When the album’s final number drifts away into droning, alien invitations, the power to look within our own selves has been fully transmuted. The dreamer awakes and sees for a moment a vibrating figure disappear from the corner of the bedroom. The door is open and future music awaits. It’s morning. Goodbye alien.
The sophomore album from the Boston trio Palehound, A Place I’ll Always Go, is a frank look at love and loss, cushioned by indelible hooks and gently propulsive, fuzzed-out rock.
Ellen Kempner, Palehound’s vocalist, guitarist, and songwriter explains, “A lot of it is about loss and learning how to let yourself evolve past the pain and the weird guilt that comes along with grief.”
Kempner’s writing comes from upheavals she experienced in 2015 and 2016 that reframed her worldview. “I lost two people I was really close with,” she recalls. “I lost my friend Lily. I lost my grandmother too, but you expect that at 22. When you lose a friend — a young friend — nothing can prepare you for that. A lot of the record is about going on with your life, while knowing that person is missing what’s happening — they loved music and they’re missing these great records that come out, and they’re missing these shows that they would’ve wanted to go to. It just threw me for a loop to know that life is so fragile.”
Palehound’s first release for Polyvinyl is also about the light that gradually dawns after tragedy, with songs like the bass-heavy “Room” and the gentle dreamy album closer “At Night I’m Alright With You” feeling their way through blossoming love. “The album is also about learning how to find love, honestly, after loss,” says Kempner.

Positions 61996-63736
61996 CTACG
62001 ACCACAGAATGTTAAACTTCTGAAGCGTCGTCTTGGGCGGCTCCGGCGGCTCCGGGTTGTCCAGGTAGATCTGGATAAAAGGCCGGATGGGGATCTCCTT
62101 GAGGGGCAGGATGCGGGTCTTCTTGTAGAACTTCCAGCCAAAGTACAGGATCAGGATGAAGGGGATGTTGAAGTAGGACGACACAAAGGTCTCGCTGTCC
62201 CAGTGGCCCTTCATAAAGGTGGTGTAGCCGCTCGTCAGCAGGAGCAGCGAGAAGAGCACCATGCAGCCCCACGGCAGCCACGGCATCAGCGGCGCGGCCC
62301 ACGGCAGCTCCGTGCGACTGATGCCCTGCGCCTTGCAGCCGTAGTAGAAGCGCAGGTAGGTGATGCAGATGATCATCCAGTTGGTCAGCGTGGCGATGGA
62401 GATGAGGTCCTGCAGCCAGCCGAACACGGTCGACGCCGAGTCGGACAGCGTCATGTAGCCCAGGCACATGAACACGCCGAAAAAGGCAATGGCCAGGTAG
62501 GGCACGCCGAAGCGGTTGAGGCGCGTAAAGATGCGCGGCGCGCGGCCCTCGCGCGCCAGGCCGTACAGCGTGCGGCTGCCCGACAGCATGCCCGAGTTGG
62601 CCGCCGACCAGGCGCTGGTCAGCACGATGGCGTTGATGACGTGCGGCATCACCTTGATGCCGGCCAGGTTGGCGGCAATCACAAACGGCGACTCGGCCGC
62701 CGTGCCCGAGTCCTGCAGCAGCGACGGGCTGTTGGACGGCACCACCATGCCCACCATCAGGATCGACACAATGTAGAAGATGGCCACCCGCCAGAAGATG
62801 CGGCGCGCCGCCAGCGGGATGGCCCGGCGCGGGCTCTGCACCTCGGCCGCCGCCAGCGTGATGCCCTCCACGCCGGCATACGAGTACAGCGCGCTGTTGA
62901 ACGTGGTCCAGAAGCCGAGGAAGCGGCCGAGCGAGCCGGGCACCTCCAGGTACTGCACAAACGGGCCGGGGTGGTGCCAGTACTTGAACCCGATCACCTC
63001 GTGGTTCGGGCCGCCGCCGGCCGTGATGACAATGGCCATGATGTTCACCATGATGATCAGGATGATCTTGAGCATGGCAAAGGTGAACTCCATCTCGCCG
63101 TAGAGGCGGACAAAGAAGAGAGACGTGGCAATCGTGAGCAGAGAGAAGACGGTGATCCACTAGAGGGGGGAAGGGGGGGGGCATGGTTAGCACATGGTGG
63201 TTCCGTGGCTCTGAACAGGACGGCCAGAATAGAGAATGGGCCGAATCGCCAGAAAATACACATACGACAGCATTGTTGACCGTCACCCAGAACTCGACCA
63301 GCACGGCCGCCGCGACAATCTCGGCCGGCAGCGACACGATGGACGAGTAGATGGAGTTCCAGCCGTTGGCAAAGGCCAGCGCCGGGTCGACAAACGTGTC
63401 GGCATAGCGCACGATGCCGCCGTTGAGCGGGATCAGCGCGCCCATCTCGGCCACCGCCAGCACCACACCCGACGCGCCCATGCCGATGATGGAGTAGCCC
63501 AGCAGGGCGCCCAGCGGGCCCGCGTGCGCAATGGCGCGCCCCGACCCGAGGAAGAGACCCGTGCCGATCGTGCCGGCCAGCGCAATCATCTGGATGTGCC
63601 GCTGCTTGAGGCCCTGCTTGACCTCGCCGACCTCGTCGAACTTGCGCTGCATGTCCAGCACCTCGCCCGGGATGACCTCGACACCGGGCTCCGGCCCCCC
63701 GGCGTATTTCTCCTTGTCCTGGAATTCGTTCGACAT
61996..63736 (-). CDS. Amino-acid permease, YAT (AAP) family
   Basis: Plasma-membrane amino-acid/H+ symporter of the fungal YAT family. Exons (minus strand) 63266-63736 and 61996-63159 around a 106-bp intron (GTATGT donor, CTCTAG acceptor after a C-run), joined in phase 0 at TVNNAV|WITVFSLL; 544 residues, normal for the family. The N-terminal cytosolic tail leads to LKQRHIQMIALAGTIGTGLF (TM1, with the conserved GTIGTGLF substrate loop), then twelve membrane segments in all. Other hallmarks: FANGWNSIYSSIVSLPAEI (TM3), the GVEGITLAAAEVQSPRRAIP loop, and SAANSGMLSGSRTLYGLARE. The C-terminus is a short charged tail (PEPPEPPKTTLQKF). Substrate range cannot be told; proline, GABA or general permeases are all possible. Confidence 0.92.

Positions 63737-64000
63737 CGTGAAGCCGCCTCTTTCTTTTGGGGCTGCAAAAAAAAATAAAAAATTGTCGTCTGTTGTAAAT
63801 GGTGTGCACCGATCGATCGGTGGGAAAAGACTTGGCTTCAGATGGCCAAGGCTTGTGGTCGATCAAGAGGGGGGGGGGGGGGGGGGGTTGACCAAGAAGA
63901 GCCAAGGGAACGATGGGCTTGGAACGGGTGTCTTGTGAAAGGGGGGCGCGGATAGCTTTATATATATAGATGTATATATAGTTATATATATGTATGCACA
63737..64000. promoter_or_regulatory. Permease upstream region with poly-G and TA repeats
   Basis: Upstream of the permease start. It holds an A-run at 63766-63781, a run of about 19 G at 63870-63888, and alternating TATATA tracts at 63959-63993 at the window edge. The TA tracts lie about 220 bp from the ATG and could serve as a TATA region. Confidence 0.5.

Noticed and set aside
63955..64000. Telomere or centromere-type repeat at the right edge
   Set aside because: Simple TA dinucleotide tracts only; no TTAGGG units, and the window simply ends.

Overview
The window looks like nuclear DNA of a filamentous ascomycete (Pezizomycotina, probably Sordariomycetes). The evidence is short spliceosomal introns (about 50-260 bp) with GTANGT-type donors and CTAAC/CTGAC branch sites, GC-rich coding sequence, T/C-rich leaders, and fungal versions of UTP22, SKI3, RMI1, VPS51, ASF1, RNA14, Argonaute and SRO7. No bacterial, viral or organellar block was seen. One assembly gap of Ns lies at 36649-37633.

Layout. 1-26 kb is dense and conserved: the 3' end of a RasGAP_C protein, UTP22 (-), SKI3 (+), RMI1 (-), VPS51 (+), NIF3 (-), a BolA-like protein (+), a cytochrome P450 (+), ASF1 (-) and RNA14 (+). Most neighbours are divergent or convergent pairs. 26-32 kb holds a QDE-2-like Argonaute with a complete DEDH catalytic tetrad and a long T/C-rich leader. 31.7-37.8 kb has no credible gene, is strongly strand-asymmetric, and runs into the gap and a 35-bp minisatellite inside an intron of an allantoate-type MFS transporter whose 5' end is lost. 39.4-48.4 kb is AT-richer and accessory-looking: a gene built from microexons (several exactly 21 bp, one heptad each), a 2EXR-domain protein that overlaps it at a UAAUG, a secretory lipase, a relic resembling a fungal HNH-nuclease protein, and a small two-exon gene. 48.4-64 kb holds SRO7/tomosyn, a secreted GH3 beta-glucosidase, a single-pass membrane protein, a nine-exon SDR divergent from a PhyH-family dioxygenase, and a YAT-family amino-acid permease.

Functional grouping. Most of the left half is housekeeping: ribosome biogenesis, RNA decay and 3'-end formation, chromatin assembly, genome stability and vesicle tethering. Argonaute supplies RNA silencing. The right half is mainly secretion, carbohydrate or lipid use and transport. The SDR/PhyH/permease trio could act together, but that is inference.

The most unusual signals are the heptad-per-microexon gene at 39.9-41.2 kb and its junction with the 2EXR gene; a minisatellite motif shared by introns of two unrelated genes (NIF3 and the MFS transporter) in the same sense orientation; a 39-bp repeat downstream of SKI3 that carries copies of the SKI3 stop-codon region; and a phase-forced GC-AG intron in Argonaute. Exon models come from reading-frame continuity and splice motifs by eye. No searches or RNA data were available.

Since forming in 2014, Palehound — Kempner, drummer Jesse Weiss (Spook The Herd), and new bassist Larz Brogan (a veteran of Boston DIY who, Kempner posits, “had 13 local bands last year”) — have taken their plainspoken, technique-heavy indie rock from the basements of Boston to festivals around the world. A Place I’ll Always Go was recorded in late 2016 at the Brooklyn complex Thump Studios with the assistance of Gabe Wax, who recorded Dry Food. “I would put my life in his hands,” Kempner asserts. “I trust him so much.”
A Place I’ll Always Go builds on the promise of Palehound’s critically acclaimed 2015 album Dry Food with songs that are slightly more reserved, but no less powerful. “Flowing Over” rides a sweetly hooky guitar line, with Kempner using the fuzzed-out upper register of her voice as a sort of anxious counterpoint to the riff’s infectious melody. “That song is about anxiety,” says Kempner, “and when you’re sad and you listen to sad music to feed it and feel yourself spinning all these ‘what if’s and ‘I’m terrible’s in your head.”
“This record represents a period of time in my life way more than anything I’ve ever written before,” says Kempner, who notes that the swirling “If You Met Her” and the piano-tinged “At Night I’m Alright With You” could represent the opposing poles of the record. “One of them is about love, and the other one is about death — it was a really healthy experience for me to find my own dialogue within that,” she says. “There’s so much that you learn and read, and other people’s experiences that you internalize, that you try to then base your own on. It was helpful to carve my own path for that.”
Part of what makes A Place I’ll Always Go so striking is the way it channels feelings of anxiety — heart-racing moments both exhilarating and crushing — into songs that feel well-worn and comforting. The hushed confessionalism of “Carnations” and the fugue state described in the stripped-down “Feeling Fruit” are snapshots of moments marked by big, confusing feelings, but they’re taken with compassion and honesty — two qualities that have defined Palehound’s music from the beginning.